Some advice for students regarding graduate school. I knew that graduate school was going to be very difficult, and I felt that having my family nearby would be important. However, it did not matter that my parents were just a drive away. All they could do for me when I was stressed and thinking about quitting (which was daily), was say “it’ll be OK, mija.”  They could have done that over the phone. I ask students to think about how important they think the location of the school is versus a program that is intentional about mentoring their graduate students, that cares about learning who their graduate students are, and creates opportunities for their professional development while they obtain their degree.
The research that is conducted during your PhD is not the be-all-end-all. I am one of several faculty who has changed their research focus from their dissertation. There are some overlaps, but the majority of the research that I have conducted over the past six years is not related to the work I conducted as a graduate student.
Research. My research interests lie in the fields of differential and difference equations, dynamical systems and its applications to mathematical biology. I am interested in the insights that mathematics has on biology and vice-versa. I have had the privilege of working with biologists who express how they would like mathematics to inform their work.
I consider myself incredibly fortunate to have participated in the Women in Applied Mathematics research collaboration group that was hosted by the Institute for Mathematics and its Applications (IMA) at the University of Minnesota the summer I completed my PhD. I joined a group of six female mathematical biologists and mathematical modelers to conduct research on the effects of thermoregulation on sleep. Human sleep is divided into two physiologically different stages: rapid eye movement (REM) sleep and non-rapid eye movement (NREM) sleep. NREM sleep is a state of reduced brain activity which includes deep slow-wave sleep. REM is the stage where we have our most vivid dreams and our brain metabolism is as high as during wake. However, REM is distinguished from both NREM and wake by an absence of muscle tone and a suspension of thermoregulation. In our work we develop a model for REM and NREM dynamics with sleep/wake cycling by building on recent neurophysiological models and answer questions regarding ambient temperature and human sleep. I am especially grateful for the friendships that have been formed with Drs. Shelby Wilson, Alicia Prieto-Langarica, Pamela Pyzza, Gemma Huguet, and Janet Best. The support and camaraderie in this group has been essential for my success.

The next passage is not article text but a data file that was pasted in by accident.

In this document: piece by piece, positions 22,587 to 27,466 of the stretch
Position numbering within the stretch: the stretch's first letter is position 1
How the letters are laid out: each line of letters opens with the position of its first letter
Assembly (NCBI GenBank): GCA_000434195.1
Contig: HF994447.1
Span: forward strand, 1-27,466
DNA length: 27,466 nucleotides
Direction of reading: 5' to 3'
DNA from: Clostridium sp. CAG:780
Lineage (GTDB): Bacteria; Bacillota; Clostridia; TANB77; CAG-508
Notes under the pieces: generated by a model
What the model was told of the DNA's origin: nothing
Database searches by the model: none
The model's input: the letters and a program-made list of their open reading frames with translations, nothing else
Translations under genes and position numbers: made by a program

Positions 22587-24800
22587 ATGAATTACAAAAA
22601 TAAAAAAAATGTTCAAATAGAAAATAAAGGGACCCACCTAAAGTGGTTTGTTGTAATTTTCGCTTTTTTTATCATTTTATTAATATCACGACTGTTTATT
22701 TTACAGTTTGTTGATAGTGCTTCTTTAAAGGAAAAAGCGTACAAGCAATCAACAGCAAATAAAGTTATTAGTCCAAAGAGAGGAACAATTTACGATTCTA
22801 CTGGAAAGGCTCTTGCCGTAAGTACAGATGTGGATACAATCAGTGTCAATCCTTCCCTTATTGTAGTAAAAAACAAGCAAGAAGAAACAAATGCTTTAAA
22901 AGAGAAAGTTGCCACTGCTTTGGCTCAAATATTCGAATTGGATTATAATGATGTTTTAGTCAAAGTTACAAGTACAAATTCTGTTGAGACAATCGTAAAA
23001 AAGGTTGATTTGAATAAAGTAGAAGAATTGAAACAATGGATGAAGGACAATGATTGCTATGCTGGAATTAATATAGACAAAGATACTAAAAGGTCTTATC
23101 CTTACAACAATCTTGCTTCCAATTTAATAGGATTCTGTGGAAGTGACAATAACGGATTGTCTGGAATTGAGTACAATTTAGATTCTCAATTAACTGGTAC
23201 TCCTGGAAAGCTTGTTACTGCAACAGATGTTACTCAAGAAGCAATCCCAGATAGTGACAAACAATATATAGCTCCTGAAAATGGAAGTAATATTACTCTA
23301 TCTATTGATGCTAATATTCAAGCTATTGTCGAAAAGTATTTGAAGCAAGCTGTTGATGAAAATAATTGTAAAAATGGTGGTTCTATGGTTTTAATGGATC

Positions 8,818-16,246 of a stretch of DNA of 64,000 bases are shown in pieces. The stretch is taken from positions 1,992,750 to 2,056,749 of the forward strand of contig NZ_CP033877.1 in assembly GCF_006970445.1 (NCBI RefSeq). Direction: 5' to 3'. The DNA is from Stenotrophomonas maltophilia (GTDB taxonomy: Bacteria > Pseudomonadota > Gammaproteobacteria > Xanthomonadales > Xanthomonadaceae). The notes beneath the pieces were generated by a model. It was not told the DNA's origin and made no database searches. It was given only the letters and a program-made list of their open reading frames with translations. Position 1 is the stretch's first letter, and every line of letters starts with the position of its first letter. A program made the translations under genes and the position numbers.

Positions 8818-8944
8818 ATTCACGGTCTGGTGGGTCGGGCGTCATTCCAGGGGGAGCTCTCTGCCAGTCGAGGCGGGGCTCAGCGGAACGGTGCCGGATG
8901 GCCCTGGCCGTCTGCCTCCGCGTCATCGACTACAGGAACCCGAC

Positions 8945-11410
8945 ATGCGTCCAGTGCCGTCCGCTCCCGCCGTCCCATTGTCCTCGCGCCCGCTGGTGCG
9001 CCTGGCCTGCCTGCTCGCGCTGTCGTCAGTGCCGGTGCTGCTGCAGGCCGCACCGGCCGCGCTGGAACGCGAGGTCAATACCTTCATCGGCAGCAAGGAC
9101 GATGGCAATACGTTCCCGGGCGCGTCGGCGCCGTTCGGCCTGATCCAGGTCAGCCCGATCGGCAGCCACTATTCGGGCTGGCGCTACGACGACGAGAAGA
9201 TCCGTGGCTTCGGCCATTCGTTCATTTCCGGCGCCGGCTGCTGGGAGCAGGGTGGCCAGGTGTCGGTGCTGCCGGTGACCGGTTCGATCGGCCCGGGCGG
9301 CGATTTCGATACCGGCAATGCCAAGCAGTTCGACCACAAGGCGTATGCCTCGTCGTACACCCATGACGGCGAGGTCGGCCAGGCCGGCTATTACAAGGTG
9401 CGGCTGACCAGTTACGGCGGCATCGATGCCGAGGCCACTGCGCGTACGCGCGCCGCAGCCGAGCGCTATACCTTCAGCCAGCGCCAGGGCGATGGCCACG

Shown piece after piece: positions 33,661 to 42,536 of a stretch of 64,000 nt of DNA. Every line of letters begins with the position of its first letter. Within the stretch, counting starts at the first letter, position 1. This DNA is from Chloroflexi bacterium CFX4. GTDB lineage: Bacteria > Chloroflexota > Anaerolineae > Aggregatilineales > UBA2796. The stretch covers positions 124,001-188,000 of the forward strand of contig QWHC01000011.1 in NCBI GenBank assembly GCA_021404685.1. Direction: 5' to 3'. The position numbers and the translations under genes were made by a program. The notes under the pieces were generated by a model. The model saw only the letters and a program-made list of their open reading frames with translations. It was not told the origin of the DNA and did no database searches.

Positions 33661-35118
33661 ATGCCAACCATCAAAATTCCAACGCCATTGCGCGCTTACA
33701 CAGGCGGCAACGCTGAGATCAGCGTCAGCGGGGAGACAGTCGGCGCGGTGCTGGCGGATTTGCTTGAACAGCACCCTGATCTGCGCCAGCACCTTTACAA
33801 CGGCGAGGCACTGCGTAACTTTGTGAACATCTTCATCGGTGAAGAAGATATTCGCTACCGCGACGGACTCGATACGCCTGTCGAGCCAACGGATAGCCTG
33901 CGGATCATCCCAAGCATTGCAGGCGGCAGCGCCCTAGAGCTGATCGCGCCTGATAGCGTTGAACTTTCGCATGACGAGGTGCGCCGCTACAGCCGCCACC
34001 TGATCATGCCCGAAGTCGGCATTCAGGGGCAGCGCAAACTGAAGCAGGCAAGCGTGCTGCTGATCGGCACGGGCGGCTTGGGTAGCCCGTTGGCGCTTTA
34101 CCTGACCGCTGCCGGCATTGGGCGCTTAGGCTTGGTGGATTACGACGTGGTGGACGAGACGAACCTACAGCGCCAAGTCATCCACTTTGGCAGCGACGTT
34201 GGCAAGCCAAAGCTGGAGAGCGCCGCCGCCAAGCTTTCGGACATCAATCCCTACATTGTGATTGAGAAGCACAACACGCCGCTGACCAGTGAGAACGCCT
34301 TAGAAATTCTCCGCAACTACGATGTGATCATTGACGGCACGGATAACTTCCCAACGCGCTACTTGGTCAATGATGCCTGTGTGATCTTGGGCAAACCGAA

Another project I am involved with is in the area of mathematical epidemiology. Zika is a vector-borne disease similar to Dengue or Chikungunya; however, due to the possibility of sexual transmission, other models are no longer applicable. We created a model of the spread of Zika that was then used to determine the basic reproductive number with and without the effect of sexual transmission; we estimated unknown parameters via Latin Hypercube Sampling and analyzed the sensitivity of the parameters. We also implemented a simple version of control using Wolbachia bacterium the analysis of which was conducted by the targeted reproductive number. This work was supported by two SACNAS collaboration mini-grants and I also guided two master’s students through their thesis in this work.